San Diego’s Agreement With Airbnb to Collect Tourist Taxes Gave Them Huge Windfall

by on July 15, 2015 · 3 comments

in Culture, Economy, Environment, Media, Politics, San Diego

Airbnb page

Page from Airbnb’s website.

If you are one of those people who are keeping track of the short-term rental issue here in San Diego,  you’re probably aware that Airbnb – the largest online short-term rental company – has just made an agreement with the City to begin collecting tourist taxes from visitors and remit them to the City.

And July 15th is the day that Airbnb will begin collecting those taxes on behalf of the hosts that sign up with them for rentals within the City.

This is great if you’re longing forward to see more money pour into the City’s coffers.

But guess what – this agreement includes a huge windfall for Airbnb.

Okay, you ask, just what did our “Number 2” city just give away to the online rental agency, worth an estimated $20 Billion?

Okay, what just happened in our town?

Comic-con, of course, which just ended after a 4-day bonanza.

San Diegans went crazy – not at the event, but in renting out their condos, apartments, cottages, rooms and even couches to Comic-Con visitors.

And Airbnb cashed in on almost a near tripling over last year for local reservations booked for Comic-Con.  A spokeswoman for Airbnb said nearly 2,000 San Diego market listings were booked with them ahead of this year’s event.

That comes down to a whooping 70 percent more short-term rentals than Airbnb usually experiences for a typical weekend in San Diego.

In addition, many of those Comic-Con rentals were at rates significantly higher than the typical Airbnb charge. In a study done for the San Diego Union-Tribune over the Comic-Con extended weekend, they found:

Nearly half of a large sample of Airbnb listings in downtown San Diego revealed price hikes during Comic-Con, with the average increase close to 100 percent. Some hosts raised their prices by almost five times the normal rate ….. In the downtown area alone, its data analysis showed nearly three times the average number of nights booked on Airbnb during Comic-Con.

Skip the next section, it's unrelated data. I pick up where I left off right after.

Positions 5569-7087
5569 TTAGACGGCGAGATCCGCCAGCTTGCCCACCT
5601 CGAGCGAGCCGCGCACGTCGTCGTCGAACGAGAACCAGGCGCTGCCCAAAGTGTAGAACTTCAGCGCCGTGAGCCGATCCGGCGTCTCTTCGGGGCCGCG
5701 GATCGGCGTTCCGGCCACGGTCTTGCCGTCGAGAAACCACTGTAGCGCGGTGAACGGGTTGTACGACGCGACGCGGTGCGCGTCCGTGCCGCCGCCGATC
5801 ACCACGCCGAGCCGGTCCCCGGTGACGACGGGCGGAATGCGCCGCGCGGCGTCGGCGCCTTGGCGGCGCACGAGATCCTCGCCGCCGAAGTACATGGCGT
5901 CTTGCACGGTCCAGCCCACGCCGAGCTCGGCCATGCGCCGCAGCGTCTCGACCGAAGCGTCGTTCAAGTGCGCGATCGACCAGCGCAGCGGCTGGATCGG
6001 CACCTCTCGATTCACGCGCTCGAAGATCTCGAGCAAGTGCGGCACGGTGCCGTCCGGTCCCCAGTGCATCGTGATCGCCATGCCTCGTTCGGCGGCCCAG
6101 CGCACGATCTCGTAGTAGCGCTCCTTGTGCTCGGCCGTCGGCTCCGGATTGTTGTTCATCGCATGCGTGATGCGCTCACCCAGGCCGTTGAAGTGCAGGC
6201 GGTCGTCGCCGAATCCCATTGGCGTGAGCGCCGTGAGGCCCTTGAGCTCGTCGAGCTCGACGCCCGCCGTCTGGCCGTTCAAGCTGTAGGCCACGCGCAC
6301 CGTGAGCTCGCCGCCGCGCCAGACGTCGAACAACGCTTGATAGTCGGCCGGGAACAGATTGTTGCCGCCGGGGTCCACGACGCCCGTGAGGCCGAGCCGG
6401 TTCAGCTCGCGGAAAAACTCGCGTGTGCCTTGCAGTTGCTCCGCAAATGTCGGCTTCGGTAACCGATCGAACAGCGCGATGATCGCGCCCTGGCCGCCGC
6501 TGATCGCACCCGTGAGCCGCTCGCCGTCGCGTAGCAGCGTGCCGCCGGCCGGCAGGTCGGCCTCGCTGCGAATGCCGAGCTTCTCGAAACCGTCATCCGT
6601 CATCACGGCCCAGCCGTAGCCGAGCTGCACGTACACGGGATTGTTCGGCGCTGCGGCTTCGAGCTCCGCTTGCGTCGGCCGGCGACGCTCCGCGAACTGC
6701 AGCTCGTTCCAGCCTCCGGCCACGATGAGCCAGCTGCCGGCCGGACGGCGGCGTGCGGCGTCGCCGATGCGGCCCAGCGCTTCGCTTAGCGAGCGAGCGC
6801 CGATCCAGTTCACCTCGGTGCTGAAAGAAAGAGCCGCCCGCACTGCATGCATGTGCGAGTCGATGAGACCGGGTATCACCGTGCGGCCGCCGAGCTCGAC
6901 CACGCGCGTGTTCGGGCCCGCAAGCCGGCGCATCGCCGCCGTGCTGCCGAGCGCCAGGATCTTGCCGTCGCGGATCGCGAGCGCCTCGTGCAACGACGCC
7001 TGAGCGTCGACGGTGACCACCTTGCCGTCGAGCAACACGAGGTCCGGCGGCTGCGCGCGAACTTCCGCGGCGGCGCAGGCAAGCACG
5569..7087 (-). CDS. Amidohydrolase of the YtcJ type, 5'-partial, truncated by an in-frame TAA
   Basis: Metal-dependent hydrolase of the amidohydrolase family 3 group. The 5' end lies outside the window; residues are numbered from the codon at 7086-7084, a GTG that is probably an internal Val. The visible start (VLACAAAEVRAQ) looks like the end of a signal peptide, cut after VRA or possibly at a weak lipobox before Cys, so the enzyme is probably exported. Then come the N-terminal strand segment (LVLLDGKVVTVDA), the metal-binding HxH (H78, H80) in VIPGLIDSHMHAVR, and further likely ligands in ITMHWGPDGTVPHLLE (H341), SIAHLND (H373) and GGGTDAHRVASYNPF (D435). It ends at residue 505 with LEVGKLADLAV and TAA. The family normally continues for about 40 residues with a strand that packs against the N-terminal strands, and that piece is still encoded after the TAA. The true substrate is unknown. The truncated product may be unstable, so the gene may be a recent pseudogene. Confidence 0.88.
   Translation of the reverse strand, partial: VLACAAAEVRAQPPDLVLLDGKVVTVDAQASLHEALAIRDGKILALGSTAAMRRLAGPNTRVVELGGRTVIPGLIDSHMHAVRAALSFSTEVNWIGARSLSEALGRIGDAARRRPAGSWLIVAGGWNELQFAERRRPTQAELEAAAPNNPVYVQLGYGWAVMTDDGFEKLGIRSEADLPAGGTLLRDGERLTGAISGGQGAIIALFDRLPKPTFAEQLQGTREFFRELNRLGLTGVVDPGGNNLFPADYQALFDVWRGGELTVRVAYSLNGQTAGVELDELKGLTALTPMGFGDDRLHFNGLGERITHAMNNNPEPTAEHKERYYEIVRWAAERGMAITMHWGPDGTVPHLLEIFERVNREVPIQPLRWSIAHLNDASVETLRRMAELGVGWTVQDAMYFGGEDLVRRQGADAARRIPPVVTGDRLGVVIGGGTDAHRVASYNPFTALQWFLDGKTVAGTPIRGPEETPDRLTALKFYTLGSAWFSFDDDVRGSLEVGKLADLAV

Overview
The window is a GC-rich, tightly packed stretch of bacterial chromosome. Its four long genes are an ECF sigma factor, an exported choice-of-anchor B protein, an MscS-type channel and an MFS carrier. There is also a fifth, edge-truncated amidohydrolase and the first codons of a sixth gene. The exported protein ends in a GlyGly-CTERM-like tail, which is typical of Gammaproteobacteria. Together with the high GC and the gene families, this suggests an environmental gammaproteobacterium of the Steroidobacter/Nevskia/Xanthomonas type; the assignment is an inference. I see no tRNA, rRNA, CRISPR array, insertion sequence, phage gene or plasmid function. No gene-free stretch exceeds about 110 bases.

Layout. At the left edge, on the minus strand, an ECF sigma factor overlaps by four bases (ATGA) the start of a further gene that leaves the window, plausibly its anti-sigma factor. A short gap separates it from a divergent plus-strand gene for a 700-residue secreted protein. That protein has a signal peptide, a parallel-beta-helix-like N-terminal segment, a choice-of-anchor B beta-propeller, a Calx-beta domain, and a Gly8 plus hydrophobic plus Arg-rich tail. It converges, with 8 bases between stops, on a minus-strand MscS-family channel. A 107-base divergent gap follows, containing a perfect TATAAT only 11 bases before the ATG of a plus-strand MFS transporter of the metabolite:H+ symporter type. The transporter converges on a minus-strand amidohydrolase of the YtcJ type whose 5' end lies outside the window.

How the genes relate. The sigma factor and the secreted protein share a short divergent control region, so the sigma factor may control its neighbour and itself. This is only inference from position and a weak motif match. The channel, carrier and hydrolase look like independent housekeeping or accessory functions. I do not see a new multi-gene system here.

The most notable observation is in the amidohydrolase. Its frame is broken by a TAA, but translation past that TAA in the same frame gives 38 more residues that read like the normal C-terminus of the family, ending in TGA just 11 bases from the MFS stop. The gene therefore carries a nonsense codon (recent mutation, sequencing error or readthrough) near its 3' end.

So, San Diegans cashed in on the international event, making out like pirates, renting out their homes – or parts of t hem- to some of the more than the estimated 130,000 visitors who converged on the city. And of course, charging their usual take of 3%, Airbnb also made it big during Comic-Con.

And it is so fortunate that the City agreed with Airbnb that they didn’t have to begin collecting taxes until today, July 15th, after all the craziness had died down, waiting for 3 days for everyone to depart.

Why shouldn’t San Diego bend over backwards for the giant firm? Why, according to Airbnb, San Diego is one of most profitable cities for hosts who sign up with Airbnb. San Diego is one the top two destinations with visitors using Airbnb. We’ve heard that –

Miami and San Diego are the most profitable cities for Airbnb hosts. The combination of warm weather and (relatively) affordable housing make these two cities a better bet for full-apartment listings than popular but expensive destinations like New York and San Francisco.

That’s just great. The City is so well off, we can afford $2.1 million EIR studies for the stadium, while pot-holes and planning updates await, and give companies like Airbnb, which is making a haul off San Diego’s growing list of short-term rental hosts, a big break.

Sure, Airbnb, you don’t have to collect those nasty tourist taxes until after all the tourists who attended our biggest tourist event of the year have left.

See the following: San Diego U-T, 7SanDiego  , SanDiego6 , San Diego U-T, Huffington Post


{ 3 comments… read them below or add one }

Old Hippie July 15, 2015 at 2:45 pm

I see some problems with this analysis. First, to say the windfall is “huge” is pure speculation. Also – how is airbnb making money when they will simply pass on the tourist tax to the guest or visitor? In fact, by adding the tax, wouldn’t their 3% be even larger, and they would have made more money if Comic-Con rentals had been included.


OB Joe July 15, 2015 at 2:47 pm

Yea, but the point is right on. Maybe a lot of money wasn’t made by airbnb but if Comic-con had been included, the city – you and me – would have made more money.


Robert July 15, 2015 at 5:45 pm

Airbnb should pay the tax RETROACTIVELY to 2008 – they have been cheating taxpayers since they started their dishonest business. Hotels pay taxes on day one.


Leave a Comment

Older Article:

Newer Article: